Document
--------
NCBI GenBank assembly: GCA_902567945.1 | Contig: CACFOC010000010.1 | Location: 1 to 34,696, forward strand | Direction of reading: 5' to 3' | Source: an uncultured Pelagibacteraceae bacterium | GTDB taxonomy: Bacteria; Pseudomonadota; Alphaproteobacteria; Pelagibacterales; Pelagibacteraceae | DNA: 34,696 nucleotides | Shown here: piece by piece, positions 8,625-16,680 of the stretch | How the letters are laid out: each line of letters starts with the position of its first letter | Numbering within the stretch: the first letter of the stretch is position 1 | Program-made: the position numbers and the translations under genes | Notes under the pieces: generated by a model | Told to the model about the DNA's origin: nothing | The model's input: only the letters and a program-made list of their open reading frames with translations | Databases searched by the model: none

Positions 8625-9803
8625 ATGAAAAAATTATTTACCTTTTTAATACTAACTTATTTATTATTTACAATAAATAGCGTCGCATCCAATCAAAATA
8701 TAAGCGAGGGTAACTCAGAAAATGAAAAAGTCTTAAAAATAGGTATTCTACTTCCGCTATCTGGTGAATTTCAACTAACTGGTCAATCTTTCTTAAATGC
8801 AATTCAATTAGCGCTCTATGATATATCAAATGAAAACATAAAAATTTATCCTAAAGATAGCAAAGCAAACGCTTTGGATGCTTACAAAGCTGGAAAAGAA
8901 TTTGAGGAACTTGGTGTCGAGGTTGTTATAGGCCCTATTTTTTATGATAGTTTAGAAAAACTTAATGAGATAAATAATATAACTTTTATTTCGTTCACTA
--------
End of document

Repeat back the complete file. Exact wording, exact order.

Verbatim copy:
NCBI GenBank assembly: GCA_902567945.1 | Contig: CACFOC010000010.1 | Location: 1 to 34,696, forward strand | Direction of reading: 5' to 3' | Source: an uncultured Pelagibacteraceae bacterium | GTDB taxonomy: Bacteria; Pseudomonadota; Alphaproteobacteria; Pelagibacterales; Pelagibacteraceae | DNA: 34,696 nucleotides | Shown here: piece by piece, positions 8,625-16,680 of the stretch | How the letters are laid out: each line of letters starts with the position of its first letter | Numbering within the stretch: the first letter of the stretch is position 1 | Program-made: the position numbers and the translations under genes | Notes under the pieces: generated by a model | Told to the model about the DNA's origin: nothing | The model's input: only the letters and a program-made list of their open reading frames with translations | Databases searched by the model: none

Positions 8625-9803
8625 ATGAAAAAATTATTTACCTTTTTAATACTAACTTATTTATTATTTACAATAAATAGCGTCGCATCCAATCAAAATA
8701 TAAGCGAGGGTAACTCAGAAAATGAAAAAGTCTTAAAAATAGGTATTCTACTTCCGCTATCTGGTGAATTTCAACTAACTGGTCAATCTTTCTTAAATGC
8801 AATTCAATTAGCGCTCTATGATATATCAAATGAAAACATAAAAATTTATCCTAAAGATAGCAAAGCAAACGCTTTGGATGCTTACAAAGCTGGAAAAGAA
8901 TTTGAGGAACTTGGTGTCGAGGTTGTTATAGGCCCTATTTTTTATGATAGTTTAGAAAAACTTAATGAGATAAATAATATAACTTTTATTTCGTTCACTA